Defamation ruling adds to Donald Trump’s mountain of legal woes

The decision in favour of the <i>N.Y. Times</i> adds to Donald Trump's legal woes.

The decision in favour of the N.Y. Times adds to Donald Trump's legal woes. Photo: Getty

Donald Trump has been ordered to pay legal fees to The New York Times and three investigative reporters after he sued them unsuccessfully over a Pulitzer Prize-winning 2018 story about his family’s wealth and tax practices.

The newspaper and reporters Susanne Craig, David Barstow and Russell Buettner were dismissed from the lawsuit in May.

Trump’s claim against his estranged niece, Mary Trump, that she breached a prior settlement agreement by giving tax records to the reporters is still pending.

New York Judge Robert Reed on Friday said that given the “complexity of the issues” in the case and other factors, it was reasonable that Donald Trump be forced to pay lawyers for the Times and the reporters a total of $A587,000 in legal fees.

“Today’s decision shows that the state’s newly amended anti-SLAPP statute can be a powerful force for protecting press freedom,” Times spokeswoman Danielle Rhoads Ha said, referring to a New York law that bars baseless lawsuits designed to silence critics. Such lawsuits are known as SLAPPs or “strategic lawsuits against public participation”.

“The court has sent a message to those who want to misuse the judicial system to try to silence journalists,” reporter Rhoads Ha said.

In a separate ruling on Friday, Reed denied a request by Mary Trump – now the sole defendant – that the case be put on hold while she appeals his June decision that allowed Donald Trump’s claim against her to proceed.

Donald Trump’s lawyer, Alina Habba, said the leading Republican presidential candidate is disappointed that the Times and its reporters were dropped from the case.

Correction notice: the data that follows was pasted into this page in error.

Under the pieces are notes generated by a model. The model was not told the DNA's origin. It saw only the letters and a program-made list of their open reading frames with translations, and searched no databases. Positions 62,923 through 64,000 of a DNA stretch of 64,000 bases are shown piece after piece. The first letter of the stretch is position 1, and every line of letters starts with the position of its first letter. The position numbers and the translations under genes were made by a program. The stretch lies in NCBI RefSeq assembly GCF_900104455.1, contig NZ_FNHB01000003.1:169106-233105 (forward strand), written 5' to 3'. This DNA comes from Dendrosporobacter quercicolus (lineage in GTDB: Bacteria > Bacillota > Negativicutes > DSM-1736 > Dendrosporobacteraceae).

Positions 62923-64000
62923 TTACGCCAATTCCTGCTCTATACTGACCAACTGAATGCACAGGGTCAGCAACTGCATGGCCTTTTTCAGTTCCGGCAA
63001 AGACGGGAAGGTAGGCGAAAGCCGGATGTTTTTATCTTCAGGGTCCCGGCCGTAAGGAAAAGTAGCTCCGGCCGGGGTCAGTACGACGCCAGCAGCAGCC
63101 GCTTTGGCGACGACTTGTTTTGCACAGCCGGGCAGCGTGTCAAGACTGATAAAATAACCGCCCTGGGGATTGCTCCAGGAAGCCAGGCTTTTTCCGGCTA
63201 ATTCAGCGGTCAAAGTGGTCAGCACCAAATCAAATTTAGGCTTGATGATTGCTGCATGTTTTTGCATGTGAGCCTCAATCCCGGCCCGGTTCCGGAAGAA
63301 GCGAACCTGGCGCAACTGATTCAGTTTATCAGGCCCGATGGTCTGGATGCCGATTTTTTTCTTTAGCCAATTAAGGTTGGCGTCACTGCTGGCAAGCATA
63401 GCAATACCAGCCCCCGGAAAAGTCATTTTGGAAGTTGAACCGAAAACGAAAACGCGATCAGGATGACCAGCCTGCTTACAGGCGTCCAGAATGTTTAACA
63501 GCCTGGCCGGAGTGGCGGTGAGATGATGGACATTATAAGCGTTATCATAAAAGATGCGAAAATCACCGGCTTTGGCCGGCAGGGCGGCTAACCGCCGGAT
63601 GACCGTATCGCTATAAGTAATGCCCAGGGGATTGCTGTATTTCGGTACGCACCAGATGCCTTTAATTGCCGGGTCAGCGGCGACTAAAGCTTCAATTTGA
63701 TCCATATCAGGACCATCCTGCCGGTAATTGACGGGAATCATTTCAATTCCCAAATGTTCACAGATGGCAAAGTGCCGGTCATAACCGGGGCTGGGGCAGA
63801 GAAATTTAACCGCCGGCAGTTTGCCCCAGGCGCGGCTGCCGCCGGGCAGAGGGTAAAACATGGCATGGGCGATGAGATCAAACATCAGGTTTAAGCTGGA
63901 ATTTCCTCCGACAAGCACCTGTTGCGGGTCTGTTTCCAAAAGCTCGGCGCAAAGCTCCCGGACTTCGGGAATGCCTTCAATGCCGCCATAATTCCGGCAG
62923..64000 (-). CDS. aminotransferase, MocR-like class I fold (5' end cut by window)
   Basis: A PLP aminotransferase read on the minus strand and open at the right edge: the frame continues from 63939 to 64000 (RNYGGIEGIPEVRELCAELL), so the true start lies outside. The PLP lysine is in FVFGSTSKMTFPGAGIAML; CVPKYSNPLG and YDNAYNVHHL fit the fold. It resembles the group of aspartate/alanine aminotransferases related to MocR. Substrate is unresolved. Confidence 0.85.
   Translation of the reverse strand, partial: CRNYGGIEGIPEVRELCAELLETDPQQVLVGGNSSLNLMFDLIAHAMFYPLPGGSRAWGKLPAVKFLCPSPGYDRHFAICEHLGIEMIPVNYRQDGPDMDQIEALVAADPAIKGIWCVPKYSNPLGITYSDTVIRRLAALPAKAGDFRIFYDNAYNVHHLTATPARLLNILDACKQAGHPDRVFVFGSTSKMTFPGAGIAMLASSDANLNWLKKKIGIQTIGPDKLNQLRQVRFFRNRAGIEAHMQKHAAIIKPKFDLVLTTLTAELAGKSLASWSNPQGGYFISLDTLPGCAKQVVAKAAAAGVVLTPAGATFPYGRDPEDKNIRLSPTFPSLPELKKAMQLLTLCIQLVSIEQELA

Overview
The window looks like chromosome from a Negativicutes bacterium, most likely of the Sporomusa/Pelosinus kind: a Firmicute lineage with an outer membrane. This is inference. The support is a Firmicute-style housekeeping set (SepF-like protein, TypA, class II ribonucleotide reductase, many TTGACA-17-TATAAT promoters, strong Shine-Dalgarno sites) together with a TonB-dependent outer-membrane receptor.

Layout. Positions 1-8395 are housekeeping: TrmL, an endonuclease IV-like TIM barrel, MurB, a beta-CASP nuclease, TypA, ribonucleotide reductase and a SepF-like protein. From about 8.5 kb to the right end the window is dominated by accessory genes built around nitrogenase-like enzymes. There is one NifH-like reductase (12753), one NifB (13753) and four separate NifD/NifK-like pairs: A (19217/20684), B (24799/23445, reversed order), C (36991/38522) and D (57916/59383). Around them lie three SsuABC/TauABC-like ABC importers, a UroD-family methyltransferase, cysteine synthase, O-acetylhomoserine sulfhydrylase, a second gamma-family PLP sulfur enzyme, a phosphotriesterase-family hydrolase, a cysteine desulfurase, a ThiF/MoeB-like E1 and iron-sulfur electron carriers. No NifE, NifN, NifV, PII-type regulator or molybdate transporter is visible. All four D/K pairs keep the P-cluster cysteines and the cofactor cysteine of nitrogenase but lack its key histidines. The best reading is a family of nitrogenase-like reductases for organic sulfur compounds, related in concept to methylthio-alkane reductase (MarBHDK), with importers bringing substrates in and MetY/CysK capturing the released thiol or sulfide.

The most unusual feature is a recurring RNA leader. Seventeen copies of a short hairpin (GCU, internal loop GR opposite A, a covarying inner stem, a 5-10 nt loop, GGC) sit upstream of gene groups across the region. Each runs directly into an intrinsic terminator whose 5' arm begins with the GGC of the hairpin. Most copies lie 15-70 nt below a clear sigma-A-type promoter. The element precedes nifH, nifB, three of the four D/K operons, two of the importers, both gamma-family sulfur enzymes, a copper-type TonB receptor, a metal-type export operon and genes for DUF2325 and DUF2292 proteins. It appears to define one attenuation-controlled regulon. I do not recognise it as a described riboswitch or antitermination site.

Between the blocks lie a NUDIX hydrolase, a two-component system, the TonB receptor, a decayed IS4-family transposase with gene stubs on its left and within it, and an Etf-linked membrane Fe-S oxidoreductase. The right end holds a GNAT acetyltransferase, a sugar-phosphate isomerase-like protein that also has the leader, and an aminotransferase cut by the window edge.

Family feud continues

She said her client is pleased that the court has “once again affirmed the strength of our claims against Mary and is denying her attempt to avoid accountability”.

“We look forward to proceeding with our claims against her,” Habba said.

Donald Trump’s lawsuit, filed in 2021, accused the Times and its reporters of relentlessly seeking out Mary Trump as a source of information and convincing her to turn over confidential tax records.

He claimed the reporters were aware her prior settlement agreement barred her from disclosing the documents, which she’d received in a dispute over family patriarch Fred Trump’s estate.

The Times‘ reporting challenged Donald Trump’s claims of self-made wealth by documenting how his father, Fred Trump, had given him at

Uncle Donald can continue going after estranged niece Mary Trump. Photo: Getty

least $US413 million ($A618 million) over the decades, including through tax avoidance schemes.

Mary Trump identified herself in a book published in 2020 as the source of the documents.

The Times‘ story said that Donald Trump and his father avoided gift and inheritance taxes by methods including setting up a sham corporation and undervaluing assets to tax authorities. The Times says its report was based on more than 100,000 pages of financial documents, including confidential tax returns for the father and his companies.

Donald Trump, who sought $US100 million ($A150 million) in damages, alleged Mary Trump, the Times and the reporters “were motivated by a personal vendetta” against him. He accused them of engaging “in an insidious plot to obtain confidential and highly sensitive records which they exploited for their own benefit”.

In dismissing the Times and its reporters from the lawsuit, Reed wrote that legal news gathering is “at the very core of protected First Amendment activity”.

Mary Trump, 58, is the daughter of Donald Trump’s brother, Fred Trump Jr., who died in 1981 aged 42. She is an outspoken critic of her uncle, whom she has called “criminal, cruel and traitorous”.

In July, Mary Trump filed a counterclaim against Donald Trump under New York’s anti-SLAPP law, arguing Donald Trump’s lawsuit was “purely retaliatory and lacking in merit” and intended to “chill her and others from criticising him in the future”.


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